Angelfish are one of the most popular species of freshwater fish in the aquarium hobby. They are characterized by their vertically compressed, almost disc-shaped bodies and tall, elongated dorsal and anal fins. They can reach a maximum size of 12 inches in height and 6 inches in diameter. They are also a fairly hardy species of fish and although somewhat temperamental at times, make excellent choices for both beginner and intermediate aquarists.
Angelfish are one of the most popular species of freshwater fish in the aquarium hobby.
They are native to the Amazon River basin in South America.
They come in vibrant shades of red, yellow, orange, silver, gray and black.
Maintenance and care
Angelfish are a relatively hardy species of fish and can live for 5-10 years when provided with adequate care and excellent water conditions. They do not require large open swimming spaces and do best in aquariums planted heavily with reedy plants. They should be housed in large aquariums with sufficient height to accommodate their tall body shapes. Angelfish are diurnal and prefer dimly lit aquariums with ample hiding spaces.
Although they are generally considered a peaceful species of fish, they can sometimes be territorial. It is advisable to raise them in a group of 6 or more as this often dulls their aggression and bullying. They are also known fin nippers and can harass species of fish with long flowing fins like Betta splendens, guppies and goldfish. They are also predatory and can stalk and devour very small tank mates like neon tetras.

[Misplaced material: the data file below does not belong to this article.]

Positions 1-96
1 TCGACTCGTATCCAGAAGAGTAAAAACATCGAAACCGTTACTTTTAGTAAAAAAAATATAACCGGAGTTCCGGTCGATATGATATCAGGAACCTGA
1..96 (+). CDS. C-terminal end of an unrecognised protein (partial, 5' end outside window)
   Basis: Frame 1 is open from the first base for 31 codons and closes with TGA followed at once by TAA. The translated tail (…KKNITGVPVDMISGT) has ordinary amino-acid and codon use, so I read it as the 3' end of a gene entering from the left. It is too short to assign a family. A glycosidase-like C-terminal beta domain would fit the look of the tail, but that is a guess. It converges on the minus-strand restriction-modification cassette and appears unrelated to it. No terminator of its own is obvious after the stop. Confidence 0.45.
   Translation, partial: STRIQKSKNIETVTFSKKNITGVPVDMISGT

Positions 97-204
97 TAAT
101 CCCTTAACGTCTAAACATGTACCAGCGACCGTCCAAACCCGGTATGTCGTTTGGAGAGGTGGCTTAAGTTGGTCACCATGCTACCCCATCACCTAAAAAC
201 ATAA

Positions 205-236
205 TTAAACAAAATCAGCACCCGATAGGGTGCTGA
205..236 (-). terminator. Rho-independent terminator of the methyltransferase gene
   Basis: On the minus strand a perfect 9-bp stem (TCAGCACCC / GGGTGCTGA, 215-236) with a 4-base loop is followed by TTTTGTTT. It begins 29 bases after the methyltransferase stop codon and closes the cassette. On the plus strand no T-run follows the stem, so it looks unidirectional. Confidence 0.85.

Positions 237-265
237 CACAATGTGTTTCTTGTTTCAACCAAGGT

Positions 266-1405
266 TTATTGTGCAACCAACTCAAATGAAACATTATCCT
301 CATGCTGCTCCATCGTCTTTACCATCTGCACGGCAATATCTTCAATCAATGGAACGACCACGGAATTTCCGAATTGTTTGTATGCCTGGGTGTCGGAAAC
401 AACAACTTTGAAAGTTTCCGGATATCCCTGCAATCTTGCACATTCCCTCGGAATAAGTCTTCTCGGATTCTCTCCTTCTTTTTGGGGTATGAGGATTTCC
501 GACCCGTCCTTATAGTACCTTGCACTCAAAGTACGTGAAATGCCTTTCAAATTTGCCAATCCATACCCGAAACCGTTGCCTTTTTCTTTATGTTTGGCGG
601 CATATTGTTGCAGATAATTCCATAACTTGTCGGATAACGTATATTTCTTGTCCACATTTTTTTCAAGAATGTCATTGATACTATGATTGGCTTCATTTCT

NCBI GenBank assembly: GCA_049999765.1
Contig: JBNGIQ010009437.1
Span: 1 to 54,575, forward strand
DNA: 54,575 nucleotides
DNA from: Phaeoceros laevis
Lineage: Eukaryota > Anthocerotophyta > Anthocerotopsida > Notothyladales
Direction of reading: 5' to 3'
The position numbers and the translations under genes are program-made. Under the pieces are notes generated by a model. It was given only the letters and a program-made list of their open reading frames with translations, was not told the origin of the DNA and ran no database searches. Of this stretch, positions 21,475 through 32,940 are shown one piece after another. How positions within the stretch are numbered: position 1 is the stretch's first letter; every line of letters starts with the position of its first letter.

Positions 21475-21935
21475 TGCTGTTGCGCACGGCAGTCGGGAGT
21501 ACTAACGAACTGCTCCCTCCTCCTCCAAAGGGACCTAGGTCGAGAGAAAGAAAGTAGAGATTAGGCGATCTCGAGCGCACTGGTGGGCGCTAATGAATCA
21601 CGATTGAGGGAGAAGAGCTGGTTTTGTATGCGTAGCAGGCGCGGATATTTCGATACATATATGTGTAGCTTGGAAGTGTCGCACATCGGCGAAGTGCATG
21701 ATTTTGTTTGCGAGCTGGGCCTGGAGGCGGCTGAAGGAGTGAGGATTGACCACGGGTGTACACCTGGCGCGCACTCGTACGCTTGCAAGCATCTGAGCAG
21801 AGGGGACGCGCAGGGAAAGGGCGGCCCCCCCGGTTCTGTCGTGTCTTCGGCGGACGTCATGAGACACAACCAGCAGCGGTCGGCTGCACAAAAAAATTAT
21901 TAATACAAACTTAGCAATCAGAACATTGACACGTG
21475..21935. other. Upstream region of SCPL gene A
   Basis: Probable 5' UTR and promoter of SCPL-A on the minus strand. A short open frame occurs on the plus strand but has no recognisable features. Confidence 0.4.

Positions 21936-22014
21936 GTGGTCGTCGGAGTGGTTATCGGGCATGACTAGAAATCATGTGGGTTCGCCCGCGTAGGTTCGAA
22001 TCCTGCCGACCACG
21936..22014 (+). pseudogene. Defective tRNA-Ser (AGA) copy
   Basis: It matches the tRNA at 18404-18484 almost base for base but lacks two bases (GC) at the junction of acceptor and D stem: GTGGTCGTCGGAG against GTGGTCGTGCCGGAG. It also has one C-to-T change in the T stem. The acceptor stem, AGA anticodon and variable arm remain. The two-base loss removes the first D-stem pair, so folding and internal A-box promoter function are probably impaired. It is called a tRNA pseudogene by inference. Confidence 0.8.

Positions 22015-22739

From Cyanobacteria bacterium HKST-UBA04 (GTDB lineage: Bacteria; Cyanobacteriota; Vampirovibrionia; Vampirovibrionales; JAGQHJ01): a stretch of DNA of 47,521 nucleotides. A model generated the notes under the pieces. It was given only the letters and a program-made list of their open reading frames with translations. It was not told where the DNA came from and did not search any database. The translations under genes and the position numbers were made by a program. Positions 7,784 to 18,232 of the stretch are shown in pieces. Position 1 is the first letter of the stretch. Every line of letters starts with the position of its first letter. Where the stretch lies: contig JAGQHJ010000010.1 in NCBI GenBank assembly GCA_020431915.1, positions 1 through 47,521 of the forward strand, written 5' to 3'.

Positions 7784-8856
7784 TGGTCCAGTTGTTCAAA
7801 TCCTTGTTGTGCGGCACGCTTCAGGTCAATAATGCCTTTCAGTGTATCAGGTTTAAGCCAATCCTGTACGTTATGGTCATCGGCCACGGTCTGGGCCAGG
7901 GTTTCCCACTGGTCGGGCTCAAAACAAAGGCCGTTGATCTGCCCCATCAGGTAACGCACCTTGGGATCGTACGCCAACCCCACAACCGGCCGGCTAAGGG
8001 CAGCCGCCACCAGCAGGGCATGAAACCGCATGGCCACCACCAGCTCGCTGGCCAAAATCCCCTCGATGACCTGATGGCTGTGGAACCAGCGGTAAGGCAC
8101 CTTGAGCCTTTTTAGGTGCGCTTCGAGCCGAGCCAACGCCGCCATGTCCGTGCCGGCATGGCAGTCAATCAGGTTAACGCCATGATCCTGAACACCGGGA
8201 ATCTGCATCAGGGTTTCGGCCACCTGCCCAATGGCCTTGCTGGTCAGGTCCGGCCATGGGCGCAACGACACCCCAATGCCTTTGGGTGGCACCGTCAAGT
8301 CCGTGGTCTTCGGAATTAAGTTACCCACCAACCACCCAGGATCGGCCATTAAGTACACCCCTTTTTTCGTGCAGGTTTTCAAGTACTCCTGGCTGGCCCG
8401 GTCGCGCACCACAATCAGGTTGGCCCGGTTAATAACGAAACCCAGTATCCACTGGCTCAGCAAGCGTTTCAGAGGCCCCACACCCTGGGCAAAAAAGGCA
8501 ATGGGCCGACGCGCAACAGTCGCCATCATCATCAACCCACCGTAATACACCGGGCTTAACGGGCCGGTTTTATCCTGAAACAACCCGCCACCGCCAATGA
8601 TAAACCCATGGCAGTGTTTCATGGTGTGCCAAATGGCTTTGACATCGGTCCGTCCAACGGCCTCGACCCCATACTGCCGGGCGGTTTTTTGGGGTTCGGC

Angelfish are a carnivorous species and thrive when fed on live foods like bloodworm, brine shrimp, mosquito larvae and tube worms. They can also be fed on chopped beef liver and will accept most flake and pellet based foods.
Angelfish are a relatively hardy species of fish and can live for 5-10 years when provided with adequate care and excellent water conditions.
Angelfish can be fairly hard to identify sex as the species shows no obvious signs of sexual dimorphism. Male angelfish are however known to develop a slight bump on their heads when breeding and females sometimes display a small tube like egg spot near their ventral openings. Angelfish lay their eggs on flat surfaces like broad leaf plants and both parents guard the eggs. Once a pair is established they will often spawn quite readily given the right water conditions and sufficient space.
Zebra, Silver, Marbled, Veiltail, Half-Black, Golden Morph, etc.
Photo credit: Jeff Kubina/Flickr
Amy Tokic, Editor of PetGuide.com, is a passionate animal lover and proud pet parent of Oscar, a Shih Tzu/Chihuahua cross, and Zed, a Japanese Chin. Her love of animals began in kindergarten, when she brought her stuffed dog Snoopy into class with her every day. Now, she writes about her adventures in pet ownership and tirelessly researches products, news and health related issues she can share with other animal enthusiasts. In her free time, Amy loves perusing used book and record stores, obsessing over the latest pet products available and chasing squirrels with wild abandon (a habit attributed to spending too much time with her pooches).
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